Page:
That reset the class. The expectation in my class through the entire year was to promote behaviors that help our learning, not hurt it. My students knew their reaction was not helping the learning process.
I spent two days teaching the Merengue and two days teaching the swing. Each of those classes the students focused on one of the essential elements of empathy. The focus included a ‘Once you enter the gym’ task about empathy, which they would track throughout physical education class. At the end, the students completed a closure assignment that would reinforce understanding of the empathy element of the day.
I am sure many teachers can attest to the murky relationship between males and females at age ten. Add the fact of being forced to touch hands and dance together, you can imagine the initial situation. I had to stay on them during the first lesson. Redirection always came in the name of respect for their partner. An obvious turn began to happen toward the end of the first lesson. Movements became more fluid, frowns disappeared, and music ruled the gym. Strict expectations definitely helped. However, I also believe my fourth graders began to realize the students they were dancing with had tangible feelings. Their partner felt uncomfortable, maybe even scared, just like them.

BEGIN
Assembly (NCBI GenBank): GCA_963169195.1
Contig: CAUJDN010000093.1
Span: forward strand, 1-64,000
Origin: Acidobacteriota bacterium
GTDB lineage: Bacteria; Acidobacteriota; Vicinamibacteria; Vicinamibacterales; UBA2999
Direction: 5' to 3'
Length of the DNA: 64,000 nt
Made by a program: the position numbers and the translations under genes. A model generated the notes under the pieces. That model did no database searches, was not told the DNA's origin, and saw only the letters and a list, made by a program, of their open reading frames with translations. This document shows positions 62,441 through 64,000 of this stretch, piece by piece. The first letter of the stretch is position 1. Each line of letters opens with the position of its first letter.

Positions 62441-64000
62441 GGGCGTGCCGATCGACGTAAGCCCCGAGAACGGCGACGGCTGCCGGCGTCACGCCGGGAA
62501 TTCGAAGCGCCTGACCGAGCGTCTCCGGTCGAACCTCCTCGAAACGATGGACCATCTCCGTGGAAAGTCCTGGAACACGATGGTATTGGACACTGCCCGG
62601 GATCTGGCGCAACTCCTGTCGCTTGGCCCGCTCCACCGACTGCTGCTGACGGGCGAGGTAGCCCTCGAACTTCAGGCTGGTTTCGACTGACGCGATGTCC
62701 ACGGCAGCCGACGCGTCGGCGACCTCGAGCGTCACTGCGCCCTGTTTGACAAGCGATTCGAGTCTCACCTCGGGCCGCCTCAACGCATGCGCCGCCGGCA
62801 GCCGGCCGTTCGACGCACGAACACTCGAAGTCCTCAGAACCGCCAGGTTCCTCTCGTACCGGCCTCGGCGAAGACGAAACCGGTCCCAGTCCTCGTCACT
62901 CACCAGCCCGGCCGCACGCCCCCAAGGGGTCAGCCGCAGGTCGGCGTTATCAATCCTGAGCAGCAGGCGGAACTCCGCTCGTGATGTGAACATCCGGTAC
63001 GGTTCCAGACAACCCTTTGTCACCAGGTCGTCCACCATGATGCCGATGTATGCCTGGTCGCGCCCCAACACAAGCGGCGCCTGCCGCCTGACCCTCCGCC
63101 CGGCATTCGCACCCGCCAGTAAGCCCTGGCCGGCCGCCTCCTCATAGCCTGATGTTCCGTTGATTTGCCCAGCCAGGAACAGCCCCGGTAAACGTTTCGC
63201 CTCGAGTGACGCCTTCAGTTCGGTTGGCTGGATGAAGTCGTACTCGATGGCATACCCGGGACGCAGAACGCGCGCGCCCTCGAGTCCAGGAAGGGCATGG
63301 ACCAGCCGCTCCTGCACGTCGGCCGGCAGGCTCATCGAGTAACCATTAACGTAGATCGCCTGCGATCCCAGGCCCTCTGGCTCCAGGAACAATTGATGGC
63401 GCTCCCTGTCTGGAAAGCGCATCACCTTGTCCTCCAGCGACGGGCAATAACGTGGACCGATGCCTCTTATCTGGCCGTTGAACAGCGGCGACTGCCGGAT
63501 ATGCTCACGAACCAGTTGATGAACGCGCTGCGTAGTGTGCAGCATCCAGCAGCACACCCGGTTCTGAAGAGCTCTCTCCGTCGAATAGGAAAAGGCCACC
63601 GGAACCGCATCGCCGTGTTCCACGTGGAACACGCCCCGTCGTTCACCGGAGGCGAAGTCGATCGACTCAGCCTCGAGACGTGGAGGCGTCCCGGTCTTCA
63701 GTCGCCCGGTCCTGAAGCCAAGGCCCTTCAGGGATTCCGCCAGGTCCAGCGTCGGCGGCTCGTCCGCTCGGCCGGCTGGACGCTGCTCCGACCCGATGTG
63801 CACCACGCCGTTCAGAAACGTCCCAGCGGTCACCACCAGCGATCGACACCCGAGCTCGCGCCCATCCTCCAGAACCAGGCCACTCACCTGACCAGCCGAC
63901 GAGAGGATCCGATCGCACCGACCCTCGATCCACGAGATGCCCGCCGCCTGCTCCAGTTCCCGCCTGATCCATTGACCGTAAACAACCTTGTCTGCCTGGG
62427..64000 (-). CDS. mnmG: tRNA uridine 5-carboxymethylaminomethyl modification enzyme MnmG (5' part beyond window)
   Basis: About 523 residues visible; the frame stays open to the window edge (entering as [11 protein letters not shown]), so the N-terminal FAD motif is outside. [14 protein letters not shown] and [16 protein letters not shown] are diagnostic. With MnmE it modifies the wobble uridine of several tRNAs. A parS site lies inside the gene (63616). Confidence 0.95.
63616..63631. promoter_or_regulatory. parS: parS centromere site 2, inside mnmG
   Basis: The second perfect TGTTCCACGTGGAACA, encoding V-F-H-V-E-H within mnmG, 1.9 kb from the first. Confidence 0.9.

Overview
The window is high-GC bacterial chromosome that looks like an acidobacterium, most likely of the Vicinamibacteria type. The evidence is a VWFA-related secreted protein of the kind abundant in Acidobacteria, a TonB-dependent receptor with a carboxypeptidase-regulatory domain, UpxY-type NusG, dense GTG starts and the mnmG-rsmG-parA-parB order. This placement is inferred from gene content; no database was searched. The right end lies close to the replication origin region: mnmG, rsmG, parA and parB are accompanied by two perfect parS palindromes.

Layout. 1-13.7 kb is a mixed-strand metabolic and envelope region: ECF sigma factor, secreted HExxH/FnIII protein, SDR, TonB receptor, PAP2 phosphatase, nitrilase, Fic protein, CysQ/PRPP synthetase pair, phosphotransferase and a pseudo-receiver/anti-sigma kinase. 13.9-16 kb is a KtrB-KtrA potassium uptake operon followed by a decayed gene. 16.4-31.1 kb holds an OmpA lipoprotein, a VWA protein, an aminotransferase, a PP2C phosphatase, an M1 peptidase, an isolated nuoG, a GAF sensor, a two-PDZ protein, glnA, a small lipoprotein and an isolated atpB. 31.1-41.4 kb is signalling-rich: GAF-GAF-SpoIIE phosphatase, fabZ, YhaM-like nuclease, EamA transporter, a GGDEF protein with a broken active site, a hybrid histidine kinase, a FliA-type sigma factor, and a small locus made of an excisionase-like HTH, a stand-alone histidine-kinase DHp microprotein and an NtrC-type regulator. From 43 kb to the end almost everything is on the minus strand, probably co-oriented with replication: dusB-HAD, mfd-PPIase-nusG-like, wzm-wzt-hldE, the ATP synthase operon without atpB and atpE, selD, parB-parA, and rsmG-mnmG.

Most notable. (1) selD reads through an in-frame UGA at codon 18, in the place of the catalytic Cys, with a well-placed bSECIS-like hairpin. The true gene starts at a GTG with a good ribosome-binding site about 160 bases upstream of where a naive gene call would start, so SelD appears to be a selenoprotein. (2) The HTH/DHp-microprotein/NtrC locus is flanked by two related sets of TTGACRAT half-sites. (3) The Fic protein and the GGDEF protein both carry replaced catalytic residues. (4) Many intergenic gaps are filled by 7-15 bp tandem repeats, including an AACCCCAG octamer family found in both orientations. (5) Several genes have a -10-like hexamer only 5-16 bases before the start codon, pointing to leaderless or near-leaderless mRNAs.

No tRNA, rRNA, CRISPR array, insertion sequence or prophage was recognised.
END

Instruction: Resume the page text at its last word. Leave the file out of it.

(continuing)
The most daring thing I asked the students to do in this unit occurred in lesson four. With journals open, each pair sat down across from each other. They were asked to list all differences between them. At the end of class, students were to reflect on their difference and tell what effect, if any, did their differences have on their performance as a couple.
The differences were telling: race, gender, religion, and house size were among one listed. Aren’t these the same differences that adults fight about, discriminate against, kill over?
Their answers to the reflection questions were equally profound. I asked if I could share during the final lesson.
STUDENT 1 ANSWER: Differences didn’t have anything to do with dancing
STUDENT 2 ANSWER: Those aren’t big differences.
STUDENT 3 ANSWER: No because he was a great dancer and none of the differences had anything to do with dancing.
PAIR #1:Talked a lot about their differences. Explore topics about each other. Showed interest.
STUDENT 4 ANSWER: Partner’s confidence & seriousness positively affected dancing
STUDENT 5 ANSWER: Different gender doesn’t matter.
STUDENT 6 ANSWER Great compliment to partner (she is awesome)
STUDENT 7 ANSWER : None of our differences affected our dancing because we danced well together and I could do it again.
I simply told them I was proud of them. What more could I say? They were the ones who had done the teaching. Fourth graders learned in five class periods what many adults struggle to understand.
“So what dance do you want to finish up with?”
- Their responses to the most important question I asked them all year.
- By the way each couple danced w/ a huge smile on their face that final lesson.
- By the way they have continue to show empathy toward each other five month since.
If you have any questions about teaching ballroom or the concept of empathy to your students feel free to contact me.
This is a link to the Ballroom portion of my school website. I used this to help supplement my teaching with both fourth and fifth grade.